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Intervention and Compliance Will Make Cities Sustainable

GuruJal, an initiative by Abhipsa Foundation, operates as a Think-and-Do Tank with a steadfast commitment to preventing Day Zero scenarios in India. The organization’s primary focus lies in enhancing the adherence to schemes and policies that support water conservation. Moreover, it diligently follows up on the enforcement of rules and regulations to curb water exploitation. Through extensive campaigns aimed at raising awareness and sensitizing the public, GuruJal strives to address current water-related challenges.

Simultaneously, the organization actively engages in devising innovative design solutions to tackle existing issues. Additionally, GuruJal dedicatedly shapes a more robust policy framework for effective water management. Recognizing the urgency and existing gaps in addressing water-related challenges, the project GuruJal germinated. The overarching goal of this initiative is to combat issues such as groundwater depletion, water scarcity, and flooding by adopting a comprehensive water management approach. The emphasis is on avoiding duplicative efforts, fostering better collaboration, and adopting a holistic systems-thinking approach.

In an exclusive interview with The Interview World, Shubhi Kesarwani, Founder & CEO of GuruJal, emphasizes the imperative need for sustainable development and compliance. She underscores the role of these factors in making cities smarter and greener. The following excerpts provide insights from her interview.

Q: What are the primary focus areas of GuruJal that you could shed light on?

A: GuruJal embarked on the mission to ensure water security in the country, recognizing that 80 to 86 percent of the population relies on groundwater. While the government prioritizes the accessibility of free water supply, our focus lies on the availability of groundwater.

As we delved into the issue, we realized the significant role played by industries and the built environment, particularly in densely populated metropolitan areas facing equity challenges. Consequently, we directed our efforts towards auditing these sectors to help them reduce their water and carbon footprint.

The ultimate goal is to free up resources for the community, aligning with climate adaptation and mitigation concerns discussed on an international level. In essence, our initiative strives to create a sustainable balance between industry needs and environmental preservation.

Q: What research or data supports the assertion that cities are sinking, and could you elaborate on the factors contributing to this phenomenon based on your study or understanding?

A: We stand atop a groundwater aquifer, a natural reservoir created either by divine design or through natural processes. This underground water source serves as a crucial reservoir from which we draw our water.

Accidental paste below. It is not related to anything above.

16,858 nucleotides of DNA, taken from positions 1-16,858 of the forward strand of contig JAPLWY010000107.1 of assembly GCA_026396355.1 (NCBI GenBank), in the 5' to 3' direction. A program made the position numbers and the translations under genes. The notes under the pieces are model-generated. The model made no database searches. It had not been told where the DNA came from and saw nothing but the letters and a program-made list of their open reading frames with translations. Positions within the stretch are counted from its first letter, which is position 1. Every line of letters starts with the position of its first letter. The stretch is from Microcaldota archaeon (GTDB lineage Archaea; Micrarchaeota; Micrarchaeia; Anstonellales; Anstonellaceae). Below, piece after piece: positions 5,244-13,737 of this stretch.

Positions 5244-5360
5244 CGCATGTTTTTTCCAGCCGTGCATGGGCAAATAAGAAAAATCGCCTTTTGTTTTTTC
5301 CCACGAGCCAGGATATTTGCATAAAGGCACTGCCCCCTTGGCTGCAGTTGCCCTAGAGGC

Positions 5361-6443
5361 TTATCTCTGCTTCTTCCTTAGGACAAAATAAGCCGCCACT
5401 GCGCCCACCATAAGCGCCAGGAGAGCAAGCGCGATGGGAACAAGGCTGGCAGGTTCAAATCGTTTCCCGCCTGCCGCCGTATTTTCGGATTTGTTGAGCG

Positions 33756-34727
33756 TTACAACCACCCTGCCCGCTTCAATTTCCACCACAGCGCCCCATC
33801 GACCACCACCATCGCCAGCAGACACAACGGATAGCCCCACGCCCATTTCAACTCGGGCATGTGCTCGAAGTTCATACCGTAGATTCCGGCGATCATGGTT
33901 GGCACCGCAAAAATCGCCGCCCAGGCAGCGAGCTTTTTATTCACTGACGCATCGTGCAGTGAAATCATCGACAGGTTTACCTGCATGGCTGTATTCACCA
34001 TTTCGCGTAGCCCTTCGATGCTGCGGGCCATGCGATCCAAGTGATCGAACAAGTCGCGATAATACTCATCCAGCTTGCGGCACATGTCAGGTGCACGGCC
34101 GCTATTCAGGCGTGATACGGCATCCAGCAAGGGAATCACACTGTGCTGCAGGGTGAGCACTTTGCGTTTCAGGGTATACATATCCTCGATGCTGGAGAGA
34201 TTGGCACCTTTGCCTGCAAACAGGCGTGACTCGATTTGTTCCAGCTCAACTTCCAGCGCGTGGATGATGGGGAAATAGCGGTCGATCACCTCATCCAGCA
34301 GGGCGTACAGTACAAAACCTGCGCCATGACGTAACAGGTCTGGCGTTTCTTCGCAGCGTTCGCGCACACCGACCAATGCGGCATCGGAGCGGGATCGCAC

Despite the illegality, bore wells and tube wells have become a necessity for many households in India as we heavily rely on them to meet our water needs. The overexploitation of groundwater has been a persistent issue, with inadequate efforts to replenish it.

In the case of Gurgaon, the extraction of groundwater is three times higher than the recharge rate, leading to a significant disparity. This imbalance creates a void in groundwater tables, resulting in the sinking of cities. This alarming situation is not merely a concern raised by GuruJal; it is supported by a study conducted collaboratively by Cambridge University and IIT Bombay.

This issue is not isolated to Gurgaon; other cities, including Goa and Jakarta, are experiencing similar problems. Coastal cities, traditionally prone to sinking, are not alone in this crisis—mainland cities are now also succumbing to the same fate. The implications of this phenomenon are far-reaching and necessitate urgent attention and corrective measures.

Q: What strategies or solutions do you recommend for effectively addressing the identified issues?

A: Adopting a multi-dimensional approach, our objective is to intervene comprehensively in the urban planning process. It is imperative to ensure that the built environment aligns seamlessly with the sustainability goals of our nation. To achieve this, strict adherence to various industry standards and green building certifications, including IGBC, LEED, GRIHA, GEM, WELL, EDGE, ECBC, and others, becomes essential.

The Smart City Mission places a strong emphasis on developing a city that not only leverages technology for efficiency but also prioritizes environmental sustainability. Therefore, it is crucial to integrate all the necessary norms of green building certifications before commencing any construction project. This proactive approach ensures that the project not only meets sustainability requirements but also contributes to providing a healthy living environment for the residents.

Q: What key parameters or criteria do you utilize to assess the sustainability of green buildings?

A: Evaluation of green buildings for sustainability comprises a mix of environmental, social, and economic factors. The objective is to construct buildings that excel in energy efficiency, environmental responsibility, and occupant well-being. Various parameters are employed to gauge sustainability in green buildings, encompassing energy efficiency, water conservation, use of sustainable materials, recycling practices, indoor and outdoor environmental quality, site sustainability, community engagement, economic feasibility, and adherence to industry standards. Additionally, we emphasize prioritizing the health and well-being of occupants through thoughtful ergonomic design, incorporation of green spaces, and provision of amenities that promote a healthy lifestyle.

GuruJal - Uniting for Water, Nurturing Sustainable Solutions
GuruJal – Uniting for Water, Nurturing Sustainable Solutions


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